A homeless man who produced a flick knife and waved it around in front of people at the Warrnambool foreshore has been ordered to do community work.
Paul Smorthwaite, 54, pleaded guilty in the Warrnambool Magistrates Court on Monday, November 20, to carrying a controlled weapon without a lawful excuse.
Police received reports from members of the public just after 6.30pm on December 3 last year a man had produced a knife at McGennan car park on the Warrnambool foreshore.
The man was described as having a shaved head, tattoos and a bag across his chest.
At 6.44pm police arrived and found a man with a matching description who appeared to be affected by substances.
They searched his bag and found a flick knife.
Smorthwaite told police he had it for his own protection.
A lawyer submitted Smorthwaite had stayed out of trouble for the past almost 12 months.
At the time he had been living in a tent and was being supported by the Salvation Army, but had lost nearly all his possessions after fire destroyed his tent.
"It was a vulnerable time," she said.
"People were taunting and laughing at him because he was a homeless man.
"He now accepts responsibility. It was a tragedy. He's now remorseful."
Magistrate Gerard Lethbride said Smorthwaite was substance affected and produced a flick knife he was waving around, prompting members of the public to contact police.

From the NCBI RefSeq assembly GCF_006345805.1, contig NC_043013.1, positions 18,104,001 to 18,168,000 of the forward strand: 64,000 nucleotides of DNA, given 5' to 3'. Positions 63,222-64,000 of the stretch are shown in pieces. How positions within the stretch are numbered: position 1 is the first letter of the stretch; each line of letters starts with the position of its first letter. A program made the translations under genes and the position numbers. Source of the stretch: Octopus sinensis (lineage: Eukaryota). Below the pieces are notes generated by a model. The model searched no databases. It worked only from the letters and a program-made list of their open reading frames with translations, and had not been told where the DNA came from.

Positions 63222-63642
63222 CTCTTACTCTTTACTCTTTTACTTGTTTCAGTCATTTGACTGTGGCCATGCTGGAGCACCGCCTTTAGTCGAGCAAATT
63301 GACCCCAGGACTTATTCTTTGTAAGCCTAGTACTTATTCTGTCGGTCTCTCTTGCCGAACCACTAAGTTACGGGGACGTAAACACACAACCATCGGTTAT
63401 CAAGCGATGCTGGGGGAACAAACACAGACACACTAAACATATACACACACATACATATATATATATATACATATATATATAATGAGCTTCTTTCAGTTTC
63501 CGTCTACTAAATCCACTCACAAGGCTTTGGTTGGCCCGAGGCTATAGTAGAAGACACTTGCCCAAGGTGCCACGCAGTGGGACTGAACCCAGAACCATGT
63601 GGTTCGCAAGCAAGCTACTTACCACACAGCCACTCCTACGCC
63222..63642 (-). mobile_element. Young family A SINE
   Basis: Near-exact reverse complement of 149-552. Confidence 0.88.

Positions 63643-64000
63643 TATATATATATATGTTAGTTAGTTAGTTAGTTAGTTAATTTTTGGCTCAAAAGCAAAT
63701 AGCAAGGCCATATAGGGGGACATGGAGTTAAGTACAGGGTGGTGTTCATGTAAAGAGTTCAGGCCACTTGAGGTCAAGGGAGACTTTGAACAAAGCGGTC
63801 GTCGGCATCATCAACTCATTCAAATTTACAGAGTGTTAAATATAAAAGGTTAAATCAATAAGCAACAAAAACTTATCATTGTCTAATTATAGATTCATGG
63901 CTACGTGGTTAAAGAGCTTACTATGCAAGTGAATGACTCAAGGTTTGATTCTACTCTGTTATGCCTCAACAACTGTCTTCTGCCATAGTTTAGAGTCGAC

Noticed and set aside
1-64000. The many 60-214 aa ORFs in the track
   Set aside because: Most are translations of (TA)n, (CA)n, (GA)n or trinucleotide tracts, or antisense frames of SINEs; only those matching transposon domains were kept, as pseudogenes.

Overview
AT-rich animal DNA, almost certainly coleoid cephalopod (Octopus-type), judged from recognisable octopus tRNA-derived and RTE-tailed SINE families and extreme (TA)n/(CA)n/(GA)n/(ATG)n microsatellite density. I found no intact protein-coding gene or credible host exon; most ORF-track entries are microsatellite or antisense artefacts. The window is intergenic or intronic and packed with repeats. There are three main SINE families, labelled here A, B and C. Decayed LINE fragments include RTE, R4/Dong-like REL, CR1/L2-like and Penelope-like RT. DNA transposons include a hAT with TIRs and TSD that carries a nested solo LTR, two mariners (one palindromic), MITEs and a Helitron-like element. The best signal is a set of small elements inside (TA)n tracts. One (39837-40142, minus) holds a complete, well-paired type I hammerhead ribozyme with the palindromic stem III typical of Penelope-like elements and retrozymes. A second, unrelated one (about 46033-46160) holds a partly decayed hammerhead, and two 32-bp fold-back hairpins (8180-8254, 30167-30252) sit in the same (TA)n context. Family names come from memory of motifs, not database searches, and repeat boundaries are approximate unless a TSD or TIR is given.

He said it was the sort of offending that courts regularly jailed offenders for committing.
The magistrate said Smorthwaite had a significant criminal record including serious offences of violence.
Smorthwaite was warned if he didn't do unpaid community work he would be breached on the order and jailed.
"You've been around the block before. You cannot be armed with a weapon, like a flick knife, no matter what," Mr Lerthbridge warned Smorthwaite.
"To produce it in public makes it become all the more dangerous. You have priors offences for violence and your first step will be back to jail."
Smorthwaite was placed on a six-month corrections order with the condition he complete 60 hours of community work.
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